Thanks everyone for hanging in there, I know that things slowed down there for a while. We got busy with some high priority projects around the museum as well as just other things in life that occupy our time. We are primed push forward and move this project to the next big step, but we need your help to make it happen!

Bill Gorin

Chief of Maintenance

3 MAR 2013 Photos





VFM website--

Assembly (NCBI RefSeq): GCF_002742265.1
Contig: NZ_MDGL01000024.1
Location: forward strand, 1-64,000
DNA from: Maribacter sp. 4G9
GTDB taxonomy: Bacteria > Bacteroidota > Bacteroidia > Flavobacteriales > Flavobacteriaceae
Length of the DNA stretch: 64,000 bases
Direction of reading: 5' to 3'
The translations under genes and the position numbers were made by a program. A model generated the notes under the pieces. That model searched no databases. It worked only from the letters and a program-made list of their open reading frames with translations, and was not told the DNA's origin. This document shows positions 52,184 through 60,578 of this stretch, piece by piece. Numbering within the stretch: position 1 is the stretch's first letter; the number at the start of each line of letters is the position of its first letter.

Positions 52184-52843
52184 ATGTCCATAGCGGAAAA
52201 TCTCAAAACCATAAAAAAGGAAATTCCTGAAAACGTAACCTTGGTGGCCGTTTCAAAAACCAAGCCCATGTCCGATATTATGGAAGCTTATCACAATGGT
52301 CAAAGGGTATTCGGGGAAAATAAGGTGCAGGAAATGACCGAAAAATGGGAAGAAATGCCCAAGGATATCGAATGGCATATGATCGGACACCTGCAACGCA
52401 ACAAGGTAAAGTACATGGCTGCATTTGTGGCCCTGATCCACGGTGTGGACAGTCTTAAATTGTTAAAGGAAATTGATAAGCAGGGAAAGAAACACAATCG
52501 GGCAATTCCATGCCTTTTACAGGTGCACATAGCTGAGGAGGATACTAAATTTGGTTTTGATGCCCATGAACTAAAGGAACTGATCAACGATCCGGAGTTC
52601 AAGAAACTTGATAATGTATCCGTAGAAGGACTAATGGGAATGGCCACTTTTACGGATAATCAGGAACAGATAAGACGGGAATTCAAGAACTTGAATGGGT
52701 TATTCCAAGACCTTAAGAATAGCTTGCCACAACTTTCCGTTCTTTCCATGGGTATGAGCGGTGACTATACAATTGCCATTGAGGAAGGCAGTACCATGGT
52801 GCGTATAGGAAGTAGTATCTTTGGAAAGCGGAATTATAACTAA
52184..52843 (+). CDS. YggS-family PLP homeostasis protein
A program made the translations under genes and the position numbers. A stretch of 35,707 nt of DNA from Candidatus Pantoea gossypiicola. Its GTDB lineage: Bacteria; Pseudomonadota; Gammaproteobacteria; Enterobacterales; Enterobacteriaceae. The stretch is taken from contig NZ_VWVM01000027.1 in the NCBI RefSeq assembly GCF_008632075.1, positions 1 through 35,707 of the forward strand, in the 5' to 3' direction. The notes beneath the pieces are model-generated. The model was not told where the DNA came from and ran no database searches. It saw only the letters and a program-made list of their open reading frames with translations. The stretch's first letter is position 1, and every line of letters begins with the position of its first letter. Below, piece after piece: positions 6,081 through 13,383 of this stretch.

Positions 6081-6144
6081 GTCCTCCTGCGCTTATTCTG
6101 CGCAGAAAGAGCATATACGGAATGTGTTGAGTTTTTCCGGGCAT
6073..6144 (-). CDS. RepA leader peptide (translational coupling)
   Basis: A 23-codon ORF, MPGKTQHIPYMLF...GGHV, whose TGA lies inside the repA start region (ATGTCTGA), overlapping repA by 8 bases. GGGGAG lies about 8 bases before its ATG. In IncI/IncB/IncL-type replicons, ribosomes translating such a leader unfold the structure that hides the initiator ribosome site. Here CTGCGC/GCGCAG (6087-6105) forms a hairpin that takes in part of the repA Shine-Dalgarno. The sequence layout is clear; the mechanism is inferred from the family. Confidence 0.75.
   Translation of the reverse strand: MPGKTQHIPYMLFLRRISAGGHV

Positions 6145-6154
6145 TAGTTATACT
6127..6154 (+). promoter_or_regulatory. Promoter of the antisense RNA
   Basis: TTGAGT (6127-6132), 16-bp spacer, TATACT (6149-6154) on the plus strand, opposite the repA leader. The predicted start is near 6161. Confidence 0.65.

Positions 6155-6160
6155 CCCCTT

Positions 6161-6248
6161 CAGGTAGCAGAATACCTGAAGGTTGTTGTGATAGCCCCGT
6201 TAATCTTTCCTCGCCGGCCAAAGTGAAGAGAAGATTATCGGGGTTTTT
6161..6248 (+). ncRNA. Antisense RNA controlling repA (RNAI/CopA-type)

If you don't live local to the Dallas/Fort Worth area and would like to contribute and also see where your money is going, please donate, then check out Warbird Information Exchange forum. I will be posting regular updates as the restoration progresses complete with as many photos as possible.

Bill Gorin

Shaky Magoo Sponsorship